I remember a by-election in Labrador in 1996, where I spent some time stumping for our candidate, John McGrath. The snow was coming down like it was determined to stop the by-election in its tracks, and I won’t pretend that this west-coast boy was prepared for a serious east-coast storm. (Mostly, I was hoping to get the sympathy vote as we trudged from door to door). When the votes were tallied, the Liberals won (again), but the combined vote from the two conservative parties equaled the Liberal vote. That same day, in Etobicoke, the combined conservative vote actually exceeded the Liberal numbers, but of course, Liberal Roy Cullen won. Liberals everywhere smiled.

It happened in the House of Commons, too. The Liberals had majority numbers, so while they always had the votes to carry the day, having two conservative parties to play against one another made it more politically palatable than simply out-voting the opposition. When Peter MacKay and I were House leaders for our respective parties, Liberal House Leader Don Boudria would frequently throw a legislative bone to one of us, knowing that the other couldn’t or wouldn’t accept what he offered. It usually meant the conservative “movement” didn’t get even half a loaf. The media reported on our “infighting,” while the Liberals chalked up another easy victory.

The federal Liberals have endured similar stretches of internal discontent, with similar results. In the early 2000s, Paul Martin Liberals were in open revolt against Chretien Liberals, and the inevitable result was a weakened Liberal Party, a short-lived minority government, followed by a miserable time of leader-led-mediocrity (the worst kind of political oxymoron). Things may have continued that way forever, except the party finally decided to rally behind Justin Trudeau in the last election. That unity (plus a series of unfortunate events) resulted in a change of government.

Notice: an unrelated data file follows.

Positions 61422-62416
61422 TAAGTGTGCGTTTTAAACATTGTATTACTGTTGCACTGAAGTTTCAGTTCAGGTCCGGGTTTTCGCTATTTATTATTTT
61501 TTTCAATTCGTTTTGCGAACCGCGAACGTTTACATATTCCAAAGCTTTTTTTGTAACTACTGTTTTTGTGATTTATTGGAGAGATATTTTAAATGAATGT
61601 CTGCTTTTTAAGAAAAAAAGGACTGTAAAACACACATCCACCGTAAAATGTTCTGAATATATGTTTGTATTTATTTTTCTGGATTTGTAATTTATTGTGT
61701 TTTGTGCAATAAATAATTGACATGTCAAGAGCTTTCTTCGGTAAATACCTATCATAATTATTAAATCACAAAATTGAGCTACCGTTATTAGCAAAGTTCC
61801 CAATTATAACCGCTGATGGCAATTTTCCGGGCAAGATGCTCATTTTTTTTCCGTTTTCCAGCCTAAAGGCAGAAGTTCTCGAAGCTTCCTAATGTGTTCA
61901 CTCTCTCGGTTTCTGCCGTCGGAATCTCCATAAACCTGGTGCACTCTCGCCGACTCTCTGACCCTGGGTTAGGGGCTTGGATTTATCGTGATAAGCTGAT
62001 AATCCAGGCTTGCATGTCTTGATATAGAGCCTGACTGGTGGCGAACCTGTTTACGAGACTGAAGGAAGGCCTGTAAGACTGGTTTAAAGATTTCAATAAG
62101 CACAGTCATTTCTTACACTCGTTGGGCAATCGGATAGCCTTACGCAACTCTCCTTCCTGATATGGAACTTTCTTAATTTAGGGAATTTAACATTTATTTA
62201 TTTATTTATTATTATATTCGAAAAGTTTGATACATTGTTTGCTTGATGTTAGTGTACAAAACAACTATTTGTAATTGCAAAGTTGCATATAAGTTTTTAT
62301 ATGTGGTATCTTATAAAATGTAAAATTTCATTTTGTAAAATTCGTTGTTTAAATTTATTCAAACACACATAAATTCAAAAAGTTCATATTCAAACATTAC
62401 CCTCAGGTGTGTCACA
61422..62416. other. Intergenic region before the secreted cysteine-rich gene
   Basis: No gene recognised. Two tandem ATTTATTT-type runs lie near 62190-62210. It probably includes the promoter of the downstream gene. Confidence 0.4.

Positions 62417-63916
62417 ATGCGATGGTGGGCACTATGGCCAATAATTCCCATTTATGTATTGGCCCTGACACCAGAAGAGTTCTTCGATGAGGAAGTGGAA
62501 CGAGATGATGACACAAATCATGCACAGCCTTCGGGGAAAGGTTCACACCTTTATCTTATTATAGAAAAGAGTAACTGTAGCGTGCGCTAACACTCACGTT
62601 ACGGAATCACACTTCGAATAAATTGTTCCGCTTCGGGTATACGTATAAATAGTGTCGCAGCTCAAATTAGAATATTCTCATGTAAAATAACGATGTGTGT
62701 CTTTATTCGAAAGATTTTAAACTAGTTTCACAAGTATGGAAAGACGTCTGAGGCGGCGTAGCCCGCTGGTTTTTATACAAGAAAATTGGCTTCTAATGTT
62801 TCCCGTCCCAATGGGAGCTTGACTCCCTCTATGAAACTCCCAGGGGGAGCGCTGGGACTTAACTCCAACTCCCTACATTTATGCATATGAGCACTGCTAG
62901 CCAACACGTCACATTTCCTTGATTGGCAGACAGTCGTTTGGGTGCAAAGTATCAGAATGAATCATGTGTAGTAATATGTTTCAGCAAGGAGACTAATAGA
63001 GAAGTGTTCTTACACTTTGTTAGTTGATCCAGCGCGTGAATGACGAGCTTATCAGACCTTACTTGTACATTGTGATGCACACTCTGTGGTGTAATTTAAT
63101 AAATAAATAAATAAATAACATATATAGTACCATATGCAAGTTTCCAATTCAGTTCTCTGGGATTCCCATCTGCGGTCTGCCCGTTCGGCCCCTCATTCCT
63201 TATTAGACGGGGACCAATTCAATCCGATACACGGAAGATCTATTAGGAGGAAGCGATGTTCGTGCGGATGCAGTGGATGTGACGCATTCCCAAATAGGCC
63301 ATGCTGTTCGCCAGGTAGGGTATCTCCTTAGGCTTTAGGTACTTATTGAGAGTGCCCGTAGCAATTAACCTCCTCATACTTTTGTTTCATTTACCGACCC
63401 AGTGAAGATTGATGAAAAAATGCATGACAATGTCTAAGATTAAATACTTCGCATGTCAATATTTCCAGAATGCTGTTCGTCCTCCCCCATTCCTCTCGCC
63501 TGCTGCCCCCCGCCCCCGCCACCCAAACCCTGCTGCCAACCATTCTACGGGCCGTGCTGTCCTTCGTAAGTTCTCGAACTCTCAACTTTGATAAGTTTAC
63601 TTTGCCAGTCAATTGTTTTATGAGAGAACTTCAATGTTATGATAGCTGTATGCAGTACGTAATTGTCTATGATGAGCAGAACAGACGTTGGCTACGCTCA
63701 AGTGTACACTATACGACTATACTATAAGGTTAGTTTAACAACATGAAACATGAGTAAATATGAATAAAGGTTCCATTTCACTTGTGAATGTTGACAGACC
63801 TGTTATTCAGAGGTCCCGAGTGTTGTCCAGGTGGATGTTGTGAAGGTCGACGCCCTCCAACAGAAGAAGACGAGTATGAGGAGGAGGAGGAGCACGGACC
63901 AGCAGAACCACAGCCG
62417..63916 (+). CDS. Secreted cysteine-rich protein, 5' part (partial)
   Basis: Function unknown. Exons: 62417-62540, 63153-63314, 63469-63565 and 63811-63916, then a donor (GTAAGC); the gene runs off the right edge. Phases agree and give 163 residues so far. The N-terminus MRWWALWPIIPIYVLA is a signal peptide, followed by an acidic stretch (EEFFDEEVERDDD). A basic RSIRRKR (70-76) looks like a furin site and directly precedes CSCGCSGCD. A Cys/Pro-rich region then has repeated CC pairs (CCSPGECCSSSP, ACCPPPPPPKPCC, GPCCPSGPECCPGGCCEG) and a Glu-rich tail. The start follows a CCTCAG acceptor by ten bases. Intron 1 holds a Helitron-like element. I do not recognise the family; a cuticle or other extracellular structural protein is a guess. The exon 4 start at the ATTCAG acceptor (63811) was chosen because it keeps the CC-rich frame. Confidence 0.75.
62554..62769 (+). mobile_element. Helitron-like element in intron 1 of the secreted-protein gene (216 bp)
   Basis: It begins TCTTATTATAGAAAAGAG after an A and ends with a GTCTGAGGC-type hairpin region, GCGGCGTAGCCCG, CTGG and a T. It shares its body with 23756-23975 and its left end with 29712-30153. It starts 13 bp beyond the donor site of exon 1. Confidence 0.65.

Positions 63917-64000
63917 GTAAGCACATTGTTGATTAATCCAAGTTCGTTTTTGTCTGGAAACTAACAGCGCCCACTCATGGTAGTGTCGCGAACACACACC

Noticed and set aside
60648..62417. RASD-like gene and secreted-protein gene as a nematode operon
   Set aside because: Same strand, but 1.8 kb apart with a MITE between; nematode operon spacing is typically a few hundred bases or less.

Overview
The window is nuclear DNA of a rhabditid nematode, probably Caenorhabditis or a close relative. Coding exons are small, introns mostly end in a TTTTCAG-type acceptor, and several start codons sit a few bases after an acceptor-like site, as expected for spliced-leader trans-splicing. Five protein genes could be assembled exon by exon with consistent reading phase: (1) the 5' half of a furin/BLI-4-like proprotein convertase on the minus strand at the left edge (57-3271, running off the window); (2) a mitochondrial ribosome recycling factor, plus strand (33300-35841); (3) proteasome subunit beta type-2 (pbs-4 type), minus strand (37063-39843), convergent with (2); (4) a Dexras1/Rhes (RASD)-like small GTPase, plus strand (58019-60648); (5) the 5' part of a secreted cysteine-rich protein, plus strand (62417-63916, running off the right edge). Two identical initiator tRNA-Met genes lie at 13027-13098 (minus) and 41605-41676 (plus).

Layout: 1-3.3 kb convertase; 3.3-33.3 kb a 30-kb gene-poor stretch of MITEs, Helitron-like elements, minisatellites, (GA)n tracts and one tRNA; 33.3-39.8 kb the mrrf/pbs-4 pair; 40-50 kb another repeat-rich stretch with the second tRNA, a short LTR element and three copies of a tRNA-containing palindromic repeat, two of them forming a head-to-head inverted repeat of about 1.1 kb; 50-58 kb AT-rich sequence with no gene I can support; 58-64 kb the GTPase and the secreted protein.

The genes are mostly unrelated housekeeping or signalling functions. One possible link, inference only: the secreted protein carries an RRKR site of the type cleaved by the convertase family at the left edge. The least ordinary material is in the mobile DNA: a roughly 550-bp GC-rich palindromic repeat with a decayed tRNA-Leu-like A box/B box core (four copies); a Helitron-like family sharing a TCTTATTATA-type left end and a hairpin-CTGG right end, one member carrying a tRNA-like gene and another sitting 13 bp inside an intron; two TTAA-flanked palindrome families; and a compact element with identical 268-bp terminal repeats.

There are only a couple of seminal events in the cycle of shenanigans that make up our political system. An election is obviously one of them, but choosing a new party leader is the other. Scott Gilmore may think that the candidates who are garnering the most headlines at the moment aren’t his cup of tea, but he can still use his resources and influence to rally around another. That’s what I’m doing. My preferred candidate may just win, and as long as he and his campaign team conduct themselves with some class and consistency, building bridges instead of burning them, then participating in the leadership campaign is, at this moment, the highest and best use of my political time and effort.

The Liberals say they’re not shaking in their boots at the prospect of the Conservatives’ new leader, but majority governments are generally pretty satisfied with themselves regardless, which is why they don’t last forever. But the one thing they know will guarantee another Liberal majority is a divided conservative movement—which is why throwing the entire party into the dumpster before a new leader has even been elected looks like a mushroom cloud waiting to happen.

Hon. Chuck Strahl was a member of Parliament from 1993 to 2011 for the Reform Party, the Canadian Alliance, and the Conservative Party of Canada. He is currently the national chair of Andrew Scheer’s Conservative leadership campaign.